Coordinates: 42°21′44″N 71°05′02″W / 42.36222°N 71.08389°W / 42.36222; -71.08389
From Wikipedia, the free encyclopedia
WMBR green logo.png
Broadcast areaGreater Boston
Frequency88.1 MHz
OwnerTechnology Broadcasting Corporation
First air date
April 10, 1961 (1961-04-10)[1]
Former call signs
WTBS (1961–1979)
Call sign meaning
"Walker Memorial Basement Radio"
Technical information
Facility ID64683
ERP720 watts
HAAT90 meters (300 ft)
Transmitter coordinates
42°21′42.00″N 71°5′3.00″W / 42.3616667°N 71.0841667°W / 42.3616667; -71.0841667 (WMBR)
WebcastListen live

WMBR is the Massachusetts Institute of Technology's student-run college radio station, licensed to Cambridge, Massachusetts, and broadcasting on 88.1 FM. It is all-volunteer and funded by listener donations and MIT funds. Both students and community members can apply for positions, and like many college radio stations, WMBR offers diverse programming ranging from talk shows to music including RnB to electronic music.[2]

As of 2022, the general manager is Claire McLellan-Cassivi and the program director is Shruti Ravikumar.[3]

The station's board of trustees is the Technology Broadcasting Corporation, whose members are appointed by the President of MIT. The officers are: President - Marianna Parker; Vice President - Joseph Paradiso; Clerk - Todd Glickman; Treasurer - Shawn Mamros.


WMBR is the third set of call letters for the station.

The first MIT student broadcasting station first signed on as WMIT on November 25, 1946. It had a "carrier current" AM transmitter located in the Ware entryway of Senior House dormitory and broadcast over power lines at 800, and later 640 kHz (called "kilocycles" at the time). Audible only within a few hundred feet of the dorms, under FCC Part 15 regulations it could and did broadcast commercials and was self-supporting. The station simultaneously provided audio signals of its broadcasts over "dorm line" wires that ran past exterior windows of the MIT dormitories, for residents to connect to their hi-fi gear. An early experiment in stereo broadcasting, in 1960, put one stereo channel on the AM signal and the other on the dorm lines.

In the mid-1950s, the possibility of an FM license was explored and it was discovered that the call letters WMIT were (and still are) in use by a North Carolina station serving the Asheville area. WTBS (for "Technology Broadcasting System") was chosen as the best alternative. New facilities were constructed in the basement of Walker Memorial, including a switching and mixing console designed by A. R. Kent and Barry Blesser, believed to be one of the first all-transistorized consoles ever built. On April 10, 1961, WTBS signed on with 14 watts of effective radiated power at 88.1 Megahertz FM, from a small antenna atop the Walker Memorial Building, the location of the station's studios. (This frequency corresponds to a wavelength of 3.40 meters, which is an integral number, specifically 2, of smoots.[4]) In the early 1970s, the antenna was moved to the much higher Eastgate Apartment Building, dramatically improving the coverage area.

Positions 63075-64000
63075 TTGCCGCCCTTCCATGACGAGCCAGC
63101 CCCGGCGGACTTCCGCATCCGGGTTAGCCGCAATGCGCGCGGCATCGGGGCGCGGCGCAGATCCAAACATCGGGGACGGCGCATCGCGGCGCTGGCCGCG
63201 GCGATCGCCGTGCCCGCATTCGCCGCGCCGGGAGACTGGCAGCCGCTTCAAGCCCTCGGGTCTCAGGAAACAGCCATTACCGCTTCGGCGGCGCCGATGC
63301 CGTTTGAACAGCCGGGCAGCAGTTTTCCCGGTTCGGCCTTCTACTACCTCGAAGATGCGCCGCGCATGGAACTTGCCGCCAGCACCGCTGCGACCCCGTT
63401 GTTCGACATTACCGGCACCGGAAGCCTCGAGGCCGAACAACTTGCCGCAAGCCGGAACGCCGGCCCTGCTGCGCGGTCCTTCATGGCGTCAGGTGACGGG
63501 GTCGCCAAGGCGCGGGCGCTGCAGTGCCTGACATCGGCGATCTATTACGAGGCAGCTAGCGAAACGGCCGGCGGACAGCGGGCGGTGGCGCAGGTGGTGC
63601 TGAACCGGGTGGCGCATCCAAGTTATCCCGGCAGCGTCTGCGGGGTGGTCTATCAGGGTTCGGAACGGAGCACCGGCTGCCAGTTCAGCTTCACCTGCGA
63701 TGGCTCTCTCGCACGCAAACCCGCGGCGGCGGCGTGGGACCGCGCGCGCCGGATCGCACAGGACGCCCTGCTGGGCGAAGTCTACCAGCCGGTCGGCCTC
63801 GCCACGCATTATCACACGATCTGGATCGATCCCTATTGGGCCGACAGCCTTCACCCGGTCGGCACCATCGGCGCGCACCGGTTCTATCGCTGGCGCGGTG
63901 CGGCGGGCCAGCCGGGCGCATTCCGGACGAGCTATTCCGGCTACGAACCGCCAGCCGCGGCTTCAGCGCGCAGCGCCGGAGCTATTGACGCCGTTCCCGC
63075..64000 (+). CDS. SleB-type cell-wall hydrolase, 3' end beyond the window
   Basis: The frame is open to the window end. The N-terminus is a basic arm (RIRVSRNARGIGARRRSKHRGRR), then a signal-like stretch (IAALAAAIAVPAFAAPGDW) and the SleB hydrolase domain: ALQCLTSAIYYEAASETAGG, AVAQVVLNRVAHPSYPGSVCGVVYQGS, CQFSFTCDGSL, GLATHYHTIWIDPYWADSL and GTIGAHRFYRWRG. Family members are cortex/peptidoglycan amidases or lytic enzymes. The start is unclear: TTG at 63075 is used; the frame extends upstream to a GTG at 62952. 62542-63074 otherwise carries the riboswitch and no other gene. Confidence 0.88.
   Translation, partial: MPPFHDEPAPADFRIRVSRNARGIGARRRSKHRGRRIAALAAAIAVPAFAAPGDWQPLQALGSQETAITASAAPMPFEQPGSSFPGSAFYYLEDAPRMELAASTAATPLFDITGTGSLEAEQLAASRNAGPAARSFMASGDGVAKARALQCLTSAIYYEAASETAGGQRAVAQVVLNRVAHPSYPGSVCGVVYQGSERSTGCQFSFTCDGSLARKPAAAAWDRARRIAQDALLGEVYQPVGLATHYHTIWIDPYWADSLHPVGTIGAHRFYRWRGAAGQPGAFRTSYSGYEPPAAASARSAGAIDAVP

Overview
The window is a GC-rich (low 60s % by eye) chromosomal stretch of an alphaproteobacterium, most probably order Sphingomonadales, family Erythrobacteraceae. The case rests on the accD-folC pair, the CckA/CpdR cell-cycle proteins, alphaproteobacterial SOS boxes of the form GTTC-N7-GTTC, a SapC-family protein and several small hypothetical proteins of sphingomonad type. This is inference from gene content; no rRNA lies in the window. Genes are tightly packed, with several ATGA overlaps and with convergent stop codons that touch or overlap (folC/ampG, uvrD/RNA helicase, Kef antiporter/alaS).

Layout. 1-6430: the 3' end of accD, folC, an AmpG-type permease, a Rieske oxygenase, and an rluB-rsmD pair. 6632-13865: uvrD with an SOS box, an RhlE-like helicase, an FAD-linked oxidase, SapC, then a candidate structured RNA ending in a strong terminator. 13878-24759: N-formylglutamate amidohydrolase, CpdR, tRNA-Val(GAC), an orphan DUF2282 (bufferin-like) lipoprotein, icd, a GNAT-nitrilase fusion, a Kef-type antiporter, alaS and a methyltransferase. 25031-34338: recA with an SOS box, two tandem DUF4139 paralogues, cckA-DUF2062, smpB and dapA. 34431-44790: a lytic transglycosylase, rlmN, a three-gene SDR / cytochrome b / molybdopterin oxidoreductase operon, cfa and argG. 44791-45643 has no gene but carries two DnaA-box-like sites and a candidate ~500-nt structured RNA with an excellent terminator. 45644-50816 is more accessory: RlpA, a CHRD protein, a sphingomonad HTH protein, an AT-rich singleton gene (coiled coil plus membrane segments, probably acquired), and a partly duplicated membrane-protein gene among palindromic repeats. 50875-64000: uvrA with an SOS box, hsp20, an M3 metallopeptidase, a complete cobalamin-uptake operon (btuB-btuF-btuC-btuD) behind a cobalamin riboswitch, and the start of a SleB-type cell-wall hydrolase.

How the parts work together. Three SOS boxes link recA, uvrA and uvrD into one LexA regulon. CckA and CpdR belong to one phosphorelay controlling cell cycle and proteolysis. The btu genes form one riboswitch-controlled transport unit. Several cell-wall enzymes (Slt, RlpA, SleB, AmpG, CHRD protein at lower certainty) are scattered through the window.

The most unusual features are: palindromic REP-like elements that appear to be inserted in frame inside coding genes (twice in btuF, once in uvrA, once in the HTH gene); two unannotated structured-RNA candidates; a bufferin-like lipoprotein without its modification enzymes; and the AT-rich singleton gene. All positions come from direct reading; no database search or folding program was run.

WTBS continued to operate the carrier-current system to the dormitories on 640 kHz, with an identical program, except for commercial breaks on the AM side, during which the noncommercial FM station filled time with public-service announcements, and, later, parody "ads" for fictitious products such as "Apple Gunkies" and firms such as "Nocturnal Aviation".[5] The carrier current transmission was discontinued in the early 1970s. The all-request "Nite Owl" was a popular weekend feature, and a "Waveform of the Week" was broadcast for the enjoyment of MIT students watching the program on oscilloscopes. Since the station allowed a certain amount of non-students to conduct shows, WTBS was able to tap into the vibrant music and arts community in the Cambridge-Boston area and was acknowledged as the metropolitan area's most eclectic station of the era, featuring jazz, folk music, rhythm and blues, classical music and among the first programs featuring the emerging "underground rock" music in the 1960s and the cutting edge, "new wave" music in the 1970s.

In 1978, Ted Turner, then operator of WTCG in Atlanta, Georgia, wanted to use the call letters "WTBS" (for Turner Broadcasting System). Although call letters are not technically for sale, Turner and WTBS worked out a stratagem whereby Turner gave a $25,000 donation to WTBS with an agreement that WTBS would apply for new call letters, with a second donation of $25,000 promised if the FCC were to subsequently grant the letters "WTBS" to Turner. All went as planned, WTBS used the donation for new transmitter equipment, and on November 10, 1979, the station signed on as WMBR with 200 watts of power, later increased to 720 watts.[6] (The Atlanta station has since changed its call letters to WPCH-TV.)


  1. ^ Broadcasting & Cable Yearbook 1999 (PDF). 1999. p. D-209. Retrieved January 25, 2012.
  2. ^ : WMBR - Current Season Program Guide
  3. ^ WMBR 88.1 FM : WMBR - Staff and Management
  4. ^ Wolfram|Alpha Can't, 13 Jun 2017
  5. ^ Apple Gunkies, Nocturnal Aviation And Other 1960s MIT Radio Humor
  6. ^ History of WMBR

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42°21′44″N 71°05′02″W / 42.36222°N 71.08389°W / 42.36222; -71.08389